A great Frenchman, Louis Pasteur, set brewers on their way to a proper understanding of yeast. Among the brewing nations, Belgium is the one most devoted to the legacy of Pasteur. The Belgians are the brewers most sophisticated in the use of yeast to achieve complexity in their beers. The production of very strong beers requires yeasts that are very tolerant of alcohol. This quality is also required of yeasts that are used for re-fermentation in the bottle. This is Belgium's answer to Méthode Champenoise, though three brewers have in the last few years adapted further techniques from Rheims and Epernay. Much of the work done on yeast in Belgium has been inspired by the success of the country's strong beers: from the time of Jean De Clerck and Father Theodore of Chimay to today's work at Leuven and Louvain. The work that Pasteur began ... does France wish to curtail it?
Those are some of the ways in which Belgian strong beers occupy a special posit in the world of brewing. I deliberately considered aspects that illustrate the strong relationship between Belgium and France. I am neither Belgian nor French. I take an international view of beer, but the European country whose brews have especially excited me for many years is Belgium While all my other books on beer have been international in content, I wrote one devoted to a single country: The Great Beers of Belgium. I was asked to come to Lille to speak for Belgium. I was glad to do so because I feel this proposed tax discriminates against one country: Belgium. That is unfair, and completely contrary to the fraternal spirit of the European Community.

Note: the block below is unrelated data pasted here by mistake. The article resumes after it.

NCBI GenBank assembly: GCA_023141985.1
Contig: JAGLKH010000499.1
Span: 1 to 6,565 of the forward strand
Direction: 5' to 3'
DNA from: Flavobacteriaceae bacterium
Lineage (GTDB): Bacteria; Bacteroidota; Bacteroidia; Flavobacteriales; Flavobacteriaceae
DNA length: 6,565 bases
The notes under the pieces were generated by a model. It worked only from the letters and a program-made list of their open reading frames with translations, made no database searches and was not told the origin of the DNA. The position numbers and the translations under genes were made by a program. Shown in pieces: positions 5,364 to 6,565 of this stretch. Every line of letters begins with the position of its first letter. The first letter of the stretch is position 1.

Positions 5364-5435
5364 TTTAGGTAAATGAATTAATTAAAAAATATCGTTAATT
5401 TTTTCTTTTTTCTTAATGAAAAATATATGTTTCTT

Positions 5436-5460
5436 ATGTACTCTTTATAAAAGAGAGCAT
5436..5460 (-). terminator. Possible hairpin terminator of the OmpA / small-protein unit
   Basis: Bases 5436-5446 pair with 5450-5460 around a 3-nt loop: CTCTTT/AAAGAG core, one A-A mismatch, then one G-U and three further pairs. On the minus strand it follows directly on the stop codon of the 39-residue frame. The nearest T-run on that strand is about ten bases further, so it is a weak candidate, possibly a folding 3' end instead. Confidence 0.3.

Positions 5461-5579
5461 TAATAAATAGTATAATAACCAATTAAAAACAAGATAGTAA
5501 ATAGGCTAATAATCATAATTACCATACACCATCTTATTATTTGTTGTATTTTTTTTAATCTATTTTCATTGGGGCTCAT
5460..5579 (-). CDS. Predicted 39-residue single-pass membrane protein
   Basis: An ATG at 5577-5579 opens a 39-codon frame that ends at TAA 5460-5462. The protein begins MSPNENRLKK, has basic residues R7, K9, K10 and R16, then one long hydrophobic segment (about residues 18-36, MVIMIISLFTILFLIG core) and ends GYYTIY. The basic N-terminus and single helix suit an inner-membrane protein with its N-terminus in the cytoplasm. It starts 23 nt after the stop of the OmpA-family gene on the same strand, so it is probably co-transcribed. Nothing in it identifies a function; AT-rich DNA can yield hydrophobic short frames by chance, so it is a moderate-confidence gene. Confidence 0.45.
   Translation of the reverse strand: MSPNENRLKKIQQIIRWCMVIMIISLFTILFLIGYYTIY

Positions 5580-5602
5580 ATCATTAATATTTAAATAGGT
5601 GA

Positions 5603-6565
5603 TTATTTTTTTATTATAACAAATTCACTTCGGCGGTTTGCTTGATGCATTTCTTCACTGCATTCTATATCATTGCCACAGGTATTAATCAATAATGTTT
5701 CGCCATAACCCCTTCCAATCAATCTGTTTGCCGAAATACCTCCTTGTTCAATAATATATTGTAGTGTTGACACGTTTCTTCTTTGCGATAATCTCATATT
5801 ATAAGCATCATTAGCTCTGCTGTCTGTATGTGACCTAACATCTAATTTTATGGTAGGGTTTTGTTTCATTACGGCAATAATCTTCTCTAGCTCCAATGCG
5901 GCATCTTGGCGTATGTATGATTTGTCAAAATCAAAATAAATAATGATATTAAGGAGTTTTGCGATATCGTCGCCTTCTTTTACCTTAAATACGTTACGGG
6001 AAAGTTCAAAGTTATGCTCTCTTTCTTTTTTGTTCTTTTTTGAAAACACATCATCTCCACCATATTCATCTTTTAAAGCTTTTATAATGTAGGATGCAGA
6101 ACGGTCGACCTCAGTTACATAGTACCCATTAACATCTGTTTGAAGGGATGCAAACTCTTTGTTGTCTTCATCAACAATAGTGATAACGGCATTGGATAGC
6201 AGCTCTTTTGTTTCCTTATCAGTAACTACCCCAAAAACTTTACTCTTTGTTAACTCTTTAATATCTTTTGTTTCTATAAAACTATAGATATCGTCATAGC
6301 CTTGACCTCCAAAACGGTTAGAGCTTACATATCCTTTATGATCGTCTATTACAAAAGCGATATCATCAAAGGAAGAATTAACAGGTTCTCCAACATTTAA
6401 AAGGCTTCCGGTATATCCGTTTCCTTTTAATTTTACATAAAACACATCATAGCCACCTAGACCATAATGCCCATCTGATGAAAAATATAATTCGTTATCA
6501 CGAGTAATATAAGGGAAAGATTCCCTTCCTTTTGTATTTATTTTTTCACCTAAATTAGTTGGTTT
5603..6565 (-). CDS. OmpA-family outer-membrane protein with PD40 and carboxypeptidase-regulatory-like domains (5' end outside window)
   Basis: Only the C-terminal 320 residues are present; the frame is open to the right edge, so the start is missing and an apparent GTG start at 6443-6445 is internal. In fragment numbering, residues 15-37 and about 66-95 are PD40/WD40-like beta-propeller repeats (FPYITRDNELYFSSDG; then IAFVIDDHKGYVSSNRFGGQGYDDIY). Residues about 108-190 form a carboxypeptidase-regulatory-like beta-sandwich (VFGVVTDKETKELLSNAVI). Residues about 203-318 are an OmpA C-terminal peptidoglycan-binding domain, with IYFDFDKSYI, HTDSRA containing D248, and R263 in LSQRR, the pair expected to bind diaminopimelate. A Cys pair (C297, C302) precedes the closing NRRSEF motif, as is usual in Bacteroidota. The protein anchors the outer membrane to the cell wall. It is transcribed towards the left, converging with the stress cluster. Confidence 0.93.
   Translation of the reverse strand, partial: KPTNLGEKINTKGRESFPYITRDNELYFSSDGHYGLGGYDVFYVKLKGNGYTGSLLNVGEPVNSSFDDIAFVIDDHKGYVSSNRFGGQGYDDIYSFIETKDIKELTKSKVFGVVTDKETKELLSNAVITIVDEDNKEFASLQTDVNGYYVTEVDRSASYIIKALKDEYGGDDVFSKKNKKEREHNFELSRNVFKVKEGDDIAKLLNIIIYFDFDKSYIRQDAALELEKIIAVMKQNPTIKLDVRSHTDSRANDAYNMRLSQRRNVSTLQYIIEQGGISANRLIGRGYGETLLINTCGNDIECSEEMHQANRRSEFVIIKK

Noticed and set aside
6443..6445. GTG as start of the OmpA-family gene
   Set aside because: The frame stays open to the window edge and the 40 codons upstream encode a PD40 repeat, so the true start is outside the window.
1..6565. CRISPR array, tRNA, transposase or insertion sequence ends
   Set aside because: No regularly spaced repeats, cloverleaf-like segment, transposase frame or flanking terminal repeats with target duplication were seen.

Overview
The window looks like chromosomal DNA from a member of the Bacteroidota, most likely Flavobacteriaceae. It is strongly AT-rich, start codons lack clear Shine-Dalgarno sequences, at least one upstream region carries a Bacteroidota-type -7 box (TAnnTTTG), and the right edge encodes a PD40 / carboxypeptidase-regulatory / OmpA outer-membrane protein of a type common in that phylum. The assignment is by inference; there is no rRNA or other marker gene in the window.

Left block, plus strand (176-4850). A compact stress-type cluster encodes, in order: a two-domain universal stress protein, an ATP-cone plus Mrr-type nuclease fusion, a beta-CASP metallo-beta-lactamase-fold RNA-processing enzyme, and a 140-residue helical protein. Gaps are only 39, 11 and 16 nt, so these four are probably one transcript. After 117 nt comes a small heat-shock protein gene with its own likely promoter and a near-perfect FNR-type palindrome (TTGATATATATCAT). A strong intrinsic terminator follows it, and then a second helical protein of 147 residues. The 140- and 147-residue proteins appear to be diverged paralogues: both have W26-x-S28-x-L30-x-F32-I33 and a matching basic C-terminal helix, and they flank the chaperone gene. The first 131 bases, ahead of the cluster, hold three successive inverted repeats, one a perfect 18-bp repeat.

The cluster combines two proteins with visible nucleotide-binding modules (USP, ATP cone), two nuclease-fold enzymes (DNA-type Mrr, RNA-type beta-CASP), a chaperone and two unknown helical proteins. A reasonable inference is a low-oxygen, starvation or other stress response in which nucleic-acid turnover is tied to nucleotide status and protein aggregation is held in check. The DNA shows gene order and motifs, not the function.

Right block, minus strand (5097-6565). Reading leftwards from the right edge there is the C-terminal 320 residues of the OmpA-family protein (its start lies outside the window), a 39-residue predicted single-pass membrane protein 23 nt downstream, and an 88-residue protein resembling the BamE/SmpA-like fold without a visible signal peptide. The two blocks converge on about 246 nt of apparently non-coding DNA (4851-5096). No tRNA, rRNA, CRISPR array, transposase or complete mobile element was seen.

The other great brewing nations will not suffer.
The Czechs are joining the Community, but the golden lagers of Pilsen and Budweis are safe from this tax. This tax is a smack in the mouth for Belgium.
Germany will be little affected. The wheat beers of Bavaria and Berlin need not worry about this tax. This tax is a punch in the stomach for Belgium.
The United Kingdom can relax. The pale, bitter ales of England and the dark malty brews of Scotland are not hit by this tax. This tax is a thump below the belt for Belgium.
Punching below the belt is not permitted. It is grounds for disqualification. I know that - I like the noble art, the sweet science, of pugilism.
Published: JAN 24, 2003
In: Beer Hunter Online